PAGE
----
10. Let me first offer a category award to politicians who think they can explain away an extramarital affair, from Gary Hart, who challenged reporters to follow him to see if he misbehaved, only to have them take up the challenge, to the recent crop of philanderers from both sides of the party who seem to have an amazing ability to believe, first, that they can buy or finagle their way out of revelations of indiscretion and, second, that they can explain away a pretty straightforward fact with fascinating stories of great complexity.

    My individual award, though, goes to a gentleman who called a Baltimore hospital where I worked back in the '90s and said there was a bomb in the building. The hospital had recently installed a caller ID system on the phones in the emergency department, and the person answering the phone noted the number. The police traced it to a nearby address and told the man answering the door that they would like to ask him a few questions about an incident at the hospital that morning. The man answered, "What, did somebody call in a bomb threat?"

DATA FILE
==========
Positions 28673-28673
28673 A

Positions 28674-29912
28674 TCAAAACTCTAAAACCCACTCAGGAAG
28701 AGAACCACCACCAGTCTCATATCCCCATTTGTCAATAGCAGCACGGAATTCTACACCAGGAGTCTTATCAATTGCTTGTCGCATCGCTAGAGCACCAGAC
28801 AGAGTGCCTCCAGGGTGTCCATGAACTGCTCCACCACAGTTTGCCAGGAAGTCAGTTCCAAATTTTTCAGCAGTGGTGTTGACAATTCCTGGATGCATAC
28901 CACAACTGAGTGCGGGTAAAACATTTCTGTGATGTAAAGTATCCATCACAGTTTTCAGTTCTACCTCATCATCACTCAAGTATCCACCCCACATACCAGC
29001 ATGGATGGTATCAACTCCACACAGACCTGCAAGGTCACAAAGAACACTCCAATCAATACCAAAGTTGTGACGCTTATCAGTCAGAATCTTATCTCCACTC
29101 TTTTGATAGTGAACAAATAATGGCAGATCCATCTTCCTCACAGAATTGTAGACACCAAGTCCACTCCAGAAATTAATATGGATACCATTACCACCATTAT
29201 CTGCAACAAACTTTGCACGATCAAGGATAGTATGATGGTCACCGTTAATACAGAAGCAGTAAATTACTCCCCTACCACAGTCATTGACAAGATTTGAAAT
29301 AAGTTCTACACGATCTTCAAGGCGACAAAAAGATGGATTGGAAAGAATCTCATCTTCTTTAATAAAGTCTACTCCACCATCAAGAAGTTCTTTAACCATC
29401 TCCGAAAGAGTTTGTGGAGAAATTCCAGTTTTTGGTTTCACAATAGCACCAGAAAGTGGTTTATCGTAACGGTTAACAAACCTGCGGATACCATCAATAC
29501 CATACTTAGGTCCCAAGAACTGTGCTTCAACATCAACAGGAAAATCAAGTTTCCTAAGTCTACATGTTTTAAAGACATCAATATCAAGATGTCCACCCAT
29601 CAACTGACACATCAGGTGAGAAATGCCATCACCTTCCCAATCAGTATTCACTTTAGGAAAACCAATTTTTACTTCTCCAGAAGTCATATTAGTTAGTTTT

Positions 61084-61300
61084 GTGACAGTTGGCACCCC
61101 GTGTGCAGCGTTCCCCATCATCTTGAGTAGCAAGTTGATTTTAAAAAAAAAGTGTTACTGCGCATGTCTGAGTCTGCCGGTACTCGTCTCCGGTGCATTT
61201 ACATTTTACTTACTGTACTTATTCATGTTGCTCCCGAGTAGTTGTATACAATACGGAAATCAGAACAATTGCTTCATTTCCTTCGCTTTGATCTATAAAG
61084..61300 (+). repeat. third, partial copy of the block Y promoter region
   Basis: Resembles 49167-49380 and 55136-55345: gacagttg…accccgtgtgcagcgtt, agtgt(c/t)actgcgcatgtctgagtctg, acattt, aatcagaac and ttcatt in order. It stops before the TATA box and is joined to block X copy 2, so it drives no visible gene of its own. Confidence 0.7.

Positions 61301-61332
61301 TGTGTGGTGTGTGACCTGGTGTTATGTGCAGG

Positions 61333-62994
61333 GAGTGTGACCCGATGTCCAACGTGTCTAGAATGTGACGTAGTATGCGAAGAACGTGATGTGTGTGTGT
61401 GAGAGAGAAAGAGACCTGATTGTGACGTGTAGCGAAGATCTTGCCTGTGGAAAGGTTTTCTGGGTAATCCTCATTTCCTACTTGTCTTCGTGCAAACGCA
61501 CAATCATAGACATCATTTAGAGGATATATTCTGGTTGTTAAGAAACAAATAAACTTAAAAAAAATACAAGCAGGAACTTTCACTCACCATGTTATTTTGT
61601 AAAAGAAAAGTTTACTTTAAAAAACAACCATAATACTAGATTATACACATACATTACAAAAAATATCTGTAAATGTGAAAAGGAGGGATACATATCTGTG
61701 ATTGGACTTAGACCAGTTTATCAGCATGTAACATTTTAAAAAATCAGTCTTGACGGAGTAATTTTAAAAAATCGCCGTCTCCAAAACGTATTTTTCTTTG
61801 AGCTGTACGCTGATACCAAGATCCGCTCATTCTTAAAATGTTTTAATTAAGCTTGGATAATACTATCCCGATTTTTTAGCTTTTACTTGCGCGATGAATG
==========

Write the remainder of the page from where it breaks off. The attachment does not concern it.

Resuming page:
Not eat up with the smarts, as a former deputy sheriff from Memphis of my acquaintance 40 years ago used to say.

  11. A letter to the editor in the Oct. 5 Washington Post argues that texting benefits sleepy drivers by keeping them awake. Just what we need on the road: sleepy distracted drivers. Any law banning texting while driving will have to permit it if sleepy. "But officer, I was almost dozing off."

    At the start of an all-day drivers' ed class for motorists who'd run afoul of the law, the instructor asked the drivers to explain why they were there. A young man explained that he had numerous speeding tickets but that they weren't his fault. If he didn't speed to work he'd be late and get fired. He had no choice but to speed. He felt wronged by all those speeding tickets and having to waste a day in the class. Dumb people who feel they're being picked on are doubly dumb. A dumb person not thinking is of limited danger to the world, but a dumb person thinking endangers everybody.